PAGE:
I read with interest this week, a moving story of a girl who has a mother with schizoaffective disorder and spina bifida. She spent much of her time growing up hiding the fact she was caring for her mother, and it wasn’t until the age of 17 that she realised she wasn’t alone and could seek and find help.
Imagine growing up with such a weight of responsibility on your shoulders as a child. And as a parent, constantly worrying about the responsibility carried by your child. Imagine the relief when you discover there is support out there and you can get help through the local authority or specific charities that provide respite care and support to both you and your child.
Now imagine, that instead of both a physical and mental illness, your parent has a mental illness but not a physical condition. There are over 3 million families and children in this situation. And there is no support. On paper, they don’t exist.
Children of parents with mental illness do not automatically fall into the young carer bracket because they don’t see themselves as carers in the usual sense. They do not want to expose their family to the negative shame and stigma still associated with mental illness in our society by disclosing their caring role. So, the case study highlighted the physical illness (the spina bifida) but not the mental illness (schizoaffective disorder) because we can talk about that and she can get support because of that.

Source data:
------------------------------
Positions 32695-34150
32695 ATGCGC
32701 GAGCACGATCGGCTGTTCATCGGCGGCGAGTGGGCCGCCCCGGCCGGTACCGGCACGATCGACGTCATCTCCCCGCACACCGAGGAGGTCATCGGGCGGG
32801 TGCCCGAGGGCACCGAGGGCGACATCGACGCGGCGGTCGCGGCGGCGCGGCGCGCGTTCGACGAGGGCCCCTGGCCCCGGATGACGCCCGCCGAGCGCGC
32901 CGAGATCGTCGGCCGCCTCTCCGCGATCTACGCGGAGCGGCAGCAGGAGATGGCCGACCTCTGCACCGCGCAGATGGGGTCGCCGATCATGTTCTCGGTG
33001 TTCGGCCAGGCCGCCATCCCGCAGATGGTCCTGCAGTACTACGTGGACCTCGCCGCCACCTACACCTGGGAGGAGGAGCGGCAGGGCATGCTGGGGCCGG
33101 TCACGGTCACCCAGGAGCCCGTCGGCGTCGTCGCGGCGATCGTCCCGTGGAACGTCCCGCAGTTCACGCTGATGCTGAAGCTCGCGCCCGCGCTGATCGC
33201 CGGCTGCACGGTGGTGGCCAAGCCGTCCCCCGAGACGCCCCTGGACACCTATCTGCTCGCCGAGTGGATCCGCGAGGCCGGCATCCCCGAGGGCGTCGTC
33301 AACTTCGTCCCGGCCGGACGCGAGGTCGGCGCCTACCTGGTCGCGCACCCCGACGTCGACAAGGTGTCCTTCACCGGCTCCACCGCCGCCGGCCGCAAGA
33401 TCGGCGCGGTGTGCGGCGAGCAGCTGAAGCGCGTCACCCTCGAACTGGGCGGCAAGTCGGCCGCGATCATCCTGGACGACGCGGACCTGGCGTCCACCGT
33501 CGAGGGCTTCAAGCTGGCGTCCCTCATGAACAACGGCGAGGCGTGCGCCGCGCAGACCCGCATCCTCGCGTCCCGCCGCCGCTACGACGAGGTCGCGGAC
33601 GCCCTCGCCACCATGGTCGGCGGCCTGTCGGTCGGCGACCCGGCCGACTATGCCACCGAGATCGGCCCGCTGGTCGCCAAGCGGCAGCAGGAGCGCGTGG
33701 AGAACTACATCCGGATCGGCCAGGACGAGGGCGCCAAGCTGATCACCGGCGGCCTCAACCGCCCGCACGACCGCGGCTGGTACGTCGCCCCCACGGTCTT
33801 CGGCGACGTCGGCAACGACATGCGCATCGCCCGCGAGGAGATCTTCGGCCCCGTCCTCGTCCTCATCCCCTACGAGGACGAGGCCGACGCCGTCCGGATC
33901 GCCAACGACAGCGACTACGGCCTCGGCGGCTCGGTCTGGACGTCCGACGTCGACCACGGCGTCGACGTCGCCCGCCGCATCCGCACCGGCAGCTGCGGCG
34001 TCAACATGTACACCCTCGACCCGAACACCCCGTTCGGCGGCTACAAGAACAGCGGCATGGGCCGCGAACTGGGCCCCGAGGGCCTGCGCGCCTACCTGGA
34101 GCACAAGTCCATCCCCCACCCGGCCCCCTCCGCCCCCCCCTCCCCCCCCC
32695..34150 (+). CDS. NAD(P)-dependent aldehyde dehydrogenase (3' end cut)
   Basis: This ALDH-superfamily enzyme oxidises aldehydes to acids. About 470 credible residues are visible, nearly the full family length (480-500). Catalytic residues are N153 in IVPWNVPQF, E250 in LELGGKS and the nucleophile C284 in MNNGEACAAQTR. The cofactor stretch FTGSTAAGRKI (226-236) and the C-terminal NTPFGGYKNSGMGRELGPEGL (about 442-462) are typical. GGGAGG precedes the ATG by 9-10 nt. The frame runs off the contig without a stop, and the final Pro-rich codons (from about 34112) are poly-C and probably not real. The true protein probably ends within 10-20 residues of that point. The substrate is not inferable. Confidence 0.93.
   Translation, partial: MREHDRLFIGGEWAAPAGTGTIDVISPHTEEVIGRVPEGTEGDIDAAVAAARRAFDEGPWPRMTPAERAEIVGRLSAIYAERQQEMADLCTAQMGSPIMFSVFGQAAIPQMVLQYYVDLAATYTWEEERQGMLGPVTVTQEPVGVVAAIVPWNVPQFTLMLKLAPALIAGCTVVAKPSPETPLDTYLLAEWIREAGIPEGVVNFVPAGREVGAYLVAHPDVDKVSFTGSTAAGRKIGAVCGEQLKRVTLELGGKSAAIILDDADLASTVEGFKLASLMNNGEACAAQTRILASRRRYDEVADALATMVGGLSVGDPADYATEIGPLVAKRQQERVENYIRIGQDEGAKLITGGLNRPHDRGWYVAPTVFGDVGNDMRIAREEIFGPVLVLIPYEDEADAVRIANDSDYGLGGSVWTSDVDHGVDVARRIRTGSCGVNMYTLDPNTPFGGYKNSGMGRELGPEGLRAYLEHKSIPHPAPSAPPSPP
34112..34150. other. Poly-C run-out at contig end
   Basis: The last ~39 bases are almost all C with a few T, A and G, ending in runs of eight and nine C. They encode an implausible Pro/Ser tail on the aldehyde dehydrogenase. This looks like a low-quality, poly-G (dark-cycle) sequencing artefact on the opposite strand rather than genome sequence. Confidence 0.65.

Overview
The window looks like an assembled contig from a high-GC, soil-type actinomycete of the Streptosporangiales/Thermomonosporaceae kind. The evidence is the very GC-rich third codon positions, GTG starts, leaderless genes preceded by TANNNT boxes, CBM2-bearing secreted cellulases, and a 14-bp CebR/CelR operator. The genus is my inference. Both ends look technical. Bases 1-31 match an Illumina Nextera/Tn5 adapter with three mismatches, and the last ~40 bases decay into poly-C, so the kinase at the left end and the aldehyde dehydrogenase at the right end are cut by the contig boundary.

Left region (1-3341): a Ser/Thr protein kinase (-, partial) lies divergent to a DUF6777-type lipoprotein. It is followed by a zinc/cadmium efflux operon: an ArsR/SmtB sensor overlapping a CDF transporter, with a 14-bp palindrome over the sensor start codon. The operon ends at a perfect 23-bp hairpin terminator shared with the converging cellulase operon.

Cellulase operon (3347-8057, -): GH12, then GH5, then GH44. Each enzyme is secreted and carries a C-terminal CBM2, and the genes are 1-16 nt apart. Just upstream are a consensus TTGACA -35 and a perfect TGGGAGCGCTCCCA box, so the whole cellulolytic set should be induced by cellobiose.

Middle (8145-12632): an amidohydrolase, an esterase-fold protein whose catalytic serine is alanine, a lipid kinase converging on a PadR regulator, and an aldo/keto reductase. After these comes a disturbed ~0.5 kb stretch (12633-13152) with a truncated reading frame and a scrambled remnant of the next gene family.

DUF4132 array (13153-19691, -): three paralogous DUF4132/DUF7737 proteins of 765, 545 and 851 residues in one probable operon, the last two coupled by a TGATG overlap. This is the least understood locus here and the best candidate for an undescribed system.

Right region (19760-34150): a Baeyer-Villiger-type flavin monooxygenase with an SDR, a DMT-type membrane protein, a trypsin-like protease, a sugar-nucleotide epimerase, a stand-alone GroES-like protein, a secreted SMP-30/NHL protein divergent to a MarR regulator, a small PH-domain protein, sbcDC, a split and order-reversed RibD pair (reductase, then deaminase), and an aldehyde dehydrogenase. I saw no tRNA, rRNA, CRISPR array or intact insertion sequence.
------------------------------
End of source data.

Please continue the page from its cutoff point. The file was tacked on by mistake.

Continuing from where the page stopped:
The young person caring for a parent with a mental illness also has the weight of responsibility on their shoulders, often caring for younger siblings as well as their mother. They wouldn’t receive an explanation about their mother’s illness, nor would they have any respite care or family support. These young people might have heard that “it runs in families” and worry they might “catch” the illness, because no one took the time to explain otherwise.
And yet, there are over 3 million children in this position right now in the UK. That number won’t go away. It continues to rise. And the cost of doing nothing does too. So why are we failing this group? Why aren’t we giving them the same support as a young carer who looks after a parent with a physical illness? Why is there still this battle to get mental health recognised and supported in the same way physical health is?
Just because you can’t see a mental illness doesn’t mean it’s not there. Just because you can’t (or won’t) see there is a child caring for their parent with a mental illness, doesn’t mean they are not there. They are just hidden and we’re working to make sure they no longer are.